It requires extra stabilization to use, creating superior strength development to standard equipment.
10. Freak Bar
With a patent still pending, this new style of barbell is quite unusual. Created by Westside Barbell, the freak barbell has springs within the shaft to create superior stability. How this design will affect the powerlifting world remains to be seen.
11. Hex Bar (AKA Trap Bar)
Deadlifting and farmer walks can be quite dangerous because of the way they disrupt the body’s natural center of gravity. The trap bar solves this problem by creating a hexagonal yoke in the middle of the bar.
The design can reduce back strain, improve form, and greatly reduce the risk of injury. Despite having limited use, these 50 to 70lb barbells have become quite popular since their introduction in the 1980s.
12. Hollow Bar
You’ll be hard-pressed to find a barbell lighter than the two to four-pound hollow bar. These bars are five to six feet long and is most commonly used during rehabilitation.
They’re not sturdy enough to handle heavy loads due to their hollow design, but do feature knurling for an improved grip.
13. Buffalo Bar (or Duffalo Bar)
Originally called the “buffalo bar” and then redesigned by Chris Duffin and renamed the Duffalo bar, this barbell is meant to help reduce stress against the back and shoulders while lifting. It has a bend in the middle to provide extra support when pressing or squatting.
14. Log Bar
This is an expensive bar designed to be used in training for powerlifting competitions. They’re big, bulky, and can weigh more than 100lbs without any additional plates. Due to the price and specialized function, it’s extremely rare to find these in gyms.
15. Olympic Barbell
Despite the elite-sounding name, this is currently the most common type of barbell used at gyms. They’re built with a special type of steel designed to handle extreme loads while still having more whip than standard bars.
At 7.2 feet long and weighing 45 pounds on its own, the Olympic bar follows universal standards, can hold more weight than most barbells, and offers various forms of knurling.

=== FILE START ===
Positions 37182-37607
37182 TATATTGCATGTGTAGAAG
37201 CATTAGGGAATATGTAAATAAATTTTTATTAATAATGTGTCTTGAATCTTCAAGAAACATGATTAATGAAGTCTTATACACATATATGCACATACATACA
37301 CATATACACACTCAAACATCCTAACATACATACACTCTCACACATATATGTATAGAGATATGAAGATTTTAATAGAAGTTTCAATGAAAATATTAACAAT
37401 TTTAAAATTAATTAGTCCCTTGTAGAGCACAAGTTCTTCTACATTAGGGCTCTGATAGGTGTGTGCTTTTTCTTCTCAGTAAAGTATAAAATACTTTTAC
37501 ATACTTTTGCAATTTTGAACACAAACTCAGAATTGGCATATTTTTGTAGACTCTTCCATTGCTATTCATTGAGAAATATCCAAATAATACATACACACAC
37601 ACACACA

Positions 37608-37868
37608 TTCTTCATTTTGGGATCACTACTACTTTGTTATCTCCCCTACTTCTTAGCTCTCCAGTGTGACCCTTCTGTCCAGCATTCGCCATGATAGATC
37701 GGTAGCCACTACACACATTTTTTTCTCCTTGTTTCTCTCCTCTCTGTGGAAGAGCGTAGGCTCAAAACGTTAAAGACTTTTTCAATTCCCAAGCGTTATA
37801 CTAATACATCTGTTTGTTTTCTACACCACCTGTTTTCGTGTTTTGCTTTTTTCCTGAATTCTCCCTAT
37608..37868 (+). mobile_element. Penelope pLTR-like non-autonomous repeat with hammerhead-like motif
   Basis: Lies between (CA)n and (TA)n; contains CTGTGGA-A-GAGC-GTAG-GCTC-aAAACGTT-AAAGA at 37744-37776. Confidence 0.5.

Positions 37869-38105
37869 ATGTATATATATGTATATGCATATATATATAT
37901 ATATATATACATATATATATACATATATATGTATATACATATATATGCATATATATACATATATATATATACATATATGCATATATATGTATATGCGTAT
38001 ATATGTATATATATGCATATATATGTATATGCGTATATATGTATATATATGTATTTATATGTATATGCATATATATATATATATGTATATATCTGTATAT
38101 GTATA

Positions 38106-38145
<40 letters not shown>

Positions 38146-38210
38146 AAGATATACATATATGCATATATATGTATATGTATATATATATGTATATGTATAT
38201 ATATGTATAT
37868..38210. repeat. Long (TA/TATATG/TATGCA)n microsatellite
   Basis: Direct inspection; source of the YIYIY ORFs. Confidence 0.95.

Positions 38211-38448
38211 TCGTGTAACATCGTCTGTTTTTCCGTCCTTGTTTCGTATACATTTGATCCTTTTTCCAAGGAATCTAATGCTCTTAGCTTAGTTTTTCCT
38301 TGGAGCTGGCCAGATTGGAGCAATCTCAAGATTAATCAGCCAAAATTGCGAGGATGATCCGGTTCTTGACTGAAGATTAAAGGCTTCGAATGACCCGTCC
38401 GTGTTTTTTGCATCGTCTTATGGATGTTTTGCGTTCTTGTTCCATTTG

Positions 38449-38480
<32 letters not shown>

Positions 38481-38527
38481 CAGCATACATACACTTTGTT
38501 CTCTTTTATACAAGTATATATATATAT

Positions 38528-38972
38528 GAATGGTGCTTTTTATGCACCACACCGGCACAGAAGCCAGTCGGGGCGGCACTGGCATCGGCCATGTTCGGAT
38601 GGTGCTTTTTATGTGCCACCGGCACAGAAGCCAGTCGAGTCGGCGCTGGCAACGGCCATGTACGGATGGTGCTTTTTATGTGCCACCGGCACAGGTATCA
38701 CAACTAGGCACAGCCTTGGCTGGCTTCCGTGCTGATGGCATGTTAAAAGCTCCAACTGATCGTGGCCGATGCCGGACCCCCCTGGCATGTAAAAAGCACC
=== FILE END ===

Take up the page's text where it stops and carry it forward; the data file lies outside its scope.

16. Safety Squat Bar
As the name implies, the safety bar is a perfect learning tool for squats, with handles for an easier grip and padding for better neck support. The design makes it easier for those with shoulder mobility issues while still improving the user’s center of gravity.
Despite weighing up to 60 pounds and having varied sizes based on the manufacturer, the bar is really good for reducing shoulder and neck pain. Its use is limited, but for lunges and squatting, this is one of the best barbells out there for those with pain issues.
17. Swiss Bar
This versatile bar has a wide range of gripping patterns, making it a perfect choice for shoes recovering from wrist injuries. You can find them in various shapes and sizes, giving them a much wider range of use, although they’re not as useful as the standard barbell.
Another issue is that there’s no standard shape or size, making it more difficult to find one that works best for your own needs. The good news is that the Swiss barbell is perfect for pushing and pulling movements, allowing you to work muscle tissues that other barbells neglect.
18. Tsunami Bar
When you think of barbells, you likely picture a fairly sturdy bat with little to no whip. The tsunami bar turns this concept on its ear by intentionally being as flexible as possible.
When doing a chest press, the wobbly nature engages more muscle tissue to try and stabilize the bar. This results in superior hypertrophy and strength gains, as well as assisting in overall balance.
19. Women’s Olympic Bar
The major difference between this barbell and the regular Olympic barbell is its diameter, which is a smaller 1.1 inches to accommodate smaller hands. This lesser mass comes with some drawbacks, however, as the bar is only 33-lbs and seven feet long, lacking central knurling.
They also have a smaller weight capacity, but are a good choice for both men and women who have trouble gripping standard diameter bars.